Outside corners built of a solid assemblage of 2x’s are rarely needed for structural reasons. (An exception would be if you have window or door openings pushed tight to the corner.) Aside from the timber framers out there, we’re not using knee braces anymore to resist horizontal forces, and plywood or osb sheathing does a great job as a shear diaphragm, so the extra “meat” in the corner is largely a leftover from timber-framing days. Studs are very effective at picking up loads from above, so we don’t need heavy corner posts to support vertical loads. The argument again comes down to nailing. There is almost always a way to arrange corner studs to minimize material and thermal bridging, without a meaningful loss in strength. If you need multiple members to create a straight corner, again, I might suggest finding better lumber.
When you understand what each piece of framing is doing and why it is there, or you understand which pieces are structurally redundant, it’s hard to see the value in keeping extra material in the frame except out of habit. If your measure of quality is how much lumber you have used, then why not just build log homes? Nothing against log homes (except that they are a terrible way to build, in my opinion—my mom owns one and it’s a nightmare to heat and maintain) but they really pack the wood in there. Or go with a timber frame, where you can appreciate the beauty of all that wood. Dry framing lumber has an insulating value of only about R-1.25/in, and framing can take up to 15-20% of the total wall area, so it’s worth considering ways to reduce lumber use. Platform framing was one of the most important developments in building of the 20th century, as balloon framing was in the century before. Now it’s time to take a step toward efficiency of material and energy use, and get rid of the parts and pieces that are there mainly out of habit.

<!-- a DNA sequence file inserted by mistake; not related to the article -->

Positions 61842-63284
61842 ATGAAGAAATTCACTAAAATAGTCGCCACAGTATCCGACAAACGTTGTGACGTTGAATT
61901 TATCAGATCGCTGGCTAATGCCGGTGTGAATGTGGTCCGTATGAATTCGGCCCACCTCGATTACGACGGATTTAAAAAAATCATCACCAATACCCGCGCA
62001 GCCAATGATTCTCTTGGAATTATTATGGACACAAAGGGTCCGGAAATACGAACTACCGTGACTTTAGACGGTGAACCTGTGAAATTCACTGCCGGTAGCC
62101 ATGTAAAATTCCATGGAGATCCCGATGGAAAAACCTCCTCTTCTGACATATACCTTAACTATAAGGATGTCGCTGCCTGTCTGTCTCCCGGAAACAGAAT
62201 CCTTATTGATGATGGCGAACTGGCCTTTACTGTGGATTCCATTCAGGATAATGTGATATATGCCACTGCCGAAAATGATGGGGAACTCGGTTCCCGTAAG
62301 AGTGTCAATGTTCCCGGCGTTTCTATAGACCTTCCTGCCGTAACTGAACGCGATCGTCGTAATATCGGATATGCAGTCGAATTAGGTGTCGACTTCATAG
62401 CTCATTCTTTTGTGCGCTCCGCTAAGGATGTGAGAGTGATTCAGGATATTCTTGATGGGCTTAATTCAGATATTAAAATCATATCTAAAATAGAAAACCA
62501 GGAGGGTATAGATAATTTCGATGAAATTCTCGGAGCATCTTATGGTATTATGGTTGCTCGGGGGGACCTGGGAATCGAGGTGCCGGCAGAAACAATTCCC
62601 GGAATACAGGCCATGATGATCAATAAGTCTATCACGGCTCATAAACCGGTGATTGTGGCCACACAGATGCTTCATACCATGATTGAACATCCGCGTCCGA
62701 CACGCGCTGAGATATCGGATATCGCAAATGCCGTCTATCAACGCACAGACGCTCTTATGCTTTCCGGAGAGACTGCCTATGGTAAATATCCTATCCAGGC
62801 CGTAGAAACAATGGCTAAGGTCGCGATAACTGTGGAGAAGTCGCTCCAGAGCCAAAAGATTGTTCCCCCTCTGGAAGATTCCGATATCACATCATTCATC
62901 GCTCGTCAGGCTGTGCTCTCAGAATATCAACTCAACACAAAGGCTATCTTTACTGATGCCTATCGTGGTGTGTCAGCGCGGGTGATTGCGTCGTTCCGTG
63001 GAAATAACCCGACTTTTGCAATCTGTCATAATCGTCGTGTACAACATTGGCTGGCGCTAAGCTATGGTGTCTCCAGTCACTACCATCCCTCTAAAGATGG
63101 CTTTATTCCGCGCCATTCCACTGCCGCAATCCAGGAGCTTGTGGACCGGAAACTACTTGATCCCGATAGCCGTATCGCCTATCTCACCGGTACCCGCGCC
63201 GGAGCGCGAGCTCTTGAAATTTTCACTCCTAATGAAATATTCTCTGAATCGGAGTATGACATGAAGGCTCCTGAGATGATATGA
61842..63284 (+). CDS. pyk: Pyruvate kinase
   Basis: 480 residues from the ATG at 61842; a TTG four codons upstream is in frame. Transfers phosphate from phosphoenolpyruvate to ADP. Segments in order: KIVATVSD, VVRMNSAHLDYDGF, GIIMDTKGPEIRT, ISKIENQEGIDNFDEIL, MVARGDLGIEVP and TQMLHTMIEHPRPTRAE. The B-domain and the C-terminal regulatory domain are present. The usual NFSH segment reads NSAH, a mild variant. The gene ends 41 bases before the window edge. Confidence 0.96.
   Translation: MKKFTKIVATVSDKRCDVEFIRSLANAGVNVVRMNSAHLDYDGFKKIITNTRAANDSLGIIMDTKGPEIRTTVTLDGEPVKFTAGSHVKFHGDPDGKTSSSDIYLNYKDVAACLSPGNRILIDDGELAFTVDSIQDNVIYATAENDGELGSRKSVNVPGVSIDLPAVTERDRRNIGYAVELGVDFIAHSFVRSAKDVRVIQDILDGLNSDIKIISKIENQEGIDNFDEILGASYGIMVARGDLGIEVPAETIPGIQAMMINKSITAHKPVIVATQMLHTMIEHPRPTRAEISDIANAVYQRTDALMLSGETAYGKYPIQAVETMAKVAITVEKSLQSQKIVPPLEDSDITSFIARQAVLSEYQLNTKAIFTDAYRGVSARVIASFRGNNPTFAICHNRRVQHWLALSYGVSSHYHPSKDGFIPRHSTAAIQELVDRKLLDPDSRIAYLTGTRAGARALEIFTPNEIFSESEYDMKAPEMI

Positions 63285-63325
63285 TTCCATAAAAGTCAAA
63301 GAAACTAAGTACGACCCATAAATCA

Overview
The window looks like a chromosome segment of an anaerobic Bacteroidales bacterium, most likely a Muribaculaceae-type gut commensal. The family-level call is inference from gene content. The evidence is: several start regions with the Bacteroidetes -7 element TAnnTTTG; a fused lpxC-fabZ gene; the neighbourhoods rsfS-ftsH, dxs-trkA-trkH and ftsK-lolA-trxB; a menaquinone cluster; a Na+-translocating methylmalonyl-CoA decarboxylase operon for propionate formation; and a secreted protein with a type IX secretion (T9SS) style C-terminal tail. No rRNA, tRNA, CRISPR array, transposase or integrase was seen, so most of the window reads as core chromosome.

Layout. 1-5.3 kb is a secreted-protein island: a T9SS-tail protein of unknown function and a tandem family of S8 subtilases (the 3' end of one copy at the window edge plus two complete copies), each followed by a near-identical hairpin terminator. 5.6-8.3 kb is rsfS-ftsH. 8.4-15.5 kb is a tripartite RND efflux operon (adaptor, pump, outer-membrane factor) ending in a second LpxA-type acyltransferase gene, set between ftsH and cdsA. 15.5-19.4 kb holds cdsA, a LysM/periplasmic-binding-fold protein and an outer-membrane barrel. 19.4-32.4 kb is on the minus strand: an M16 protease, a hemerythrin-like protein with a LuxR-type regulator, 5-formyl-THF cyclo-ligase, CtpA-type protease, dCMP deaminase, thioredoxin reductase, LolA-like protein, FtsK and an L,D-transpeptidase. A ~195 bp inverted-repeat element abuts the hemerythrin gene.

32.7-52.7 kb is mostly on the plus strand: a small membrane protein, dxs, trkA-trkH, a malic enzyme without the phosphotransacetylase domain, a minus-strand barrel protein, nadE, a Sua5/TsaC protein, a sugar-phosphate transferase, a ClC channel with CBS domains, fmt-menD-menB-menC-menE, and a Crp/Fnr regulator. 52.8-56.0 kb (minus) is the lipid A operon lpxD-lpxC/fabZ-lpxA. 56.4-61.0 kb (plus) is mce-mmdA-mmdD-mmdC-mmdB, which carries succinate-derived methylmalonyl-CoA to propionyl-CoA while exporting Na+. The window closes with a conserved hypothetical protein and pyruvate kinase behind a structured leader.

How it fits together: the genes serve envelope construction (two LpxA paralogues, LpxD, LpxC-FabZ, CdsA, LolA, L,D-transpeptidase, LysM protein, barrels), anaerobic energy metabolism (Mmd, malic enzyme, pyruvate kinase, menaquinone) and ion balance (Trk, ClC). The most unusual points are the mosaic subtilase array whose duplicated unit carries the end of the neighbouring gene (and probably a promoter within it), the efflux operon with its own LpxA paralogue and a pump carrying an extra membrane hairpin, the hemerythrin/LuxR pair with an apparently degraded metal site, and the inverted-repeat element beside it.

The FHB House is in a high-wind zone and we were required to use a structural engineer, so there is more wood in it than Mike Guertin or I had hoped, but we still fought to keep it to only the pieces we really needed.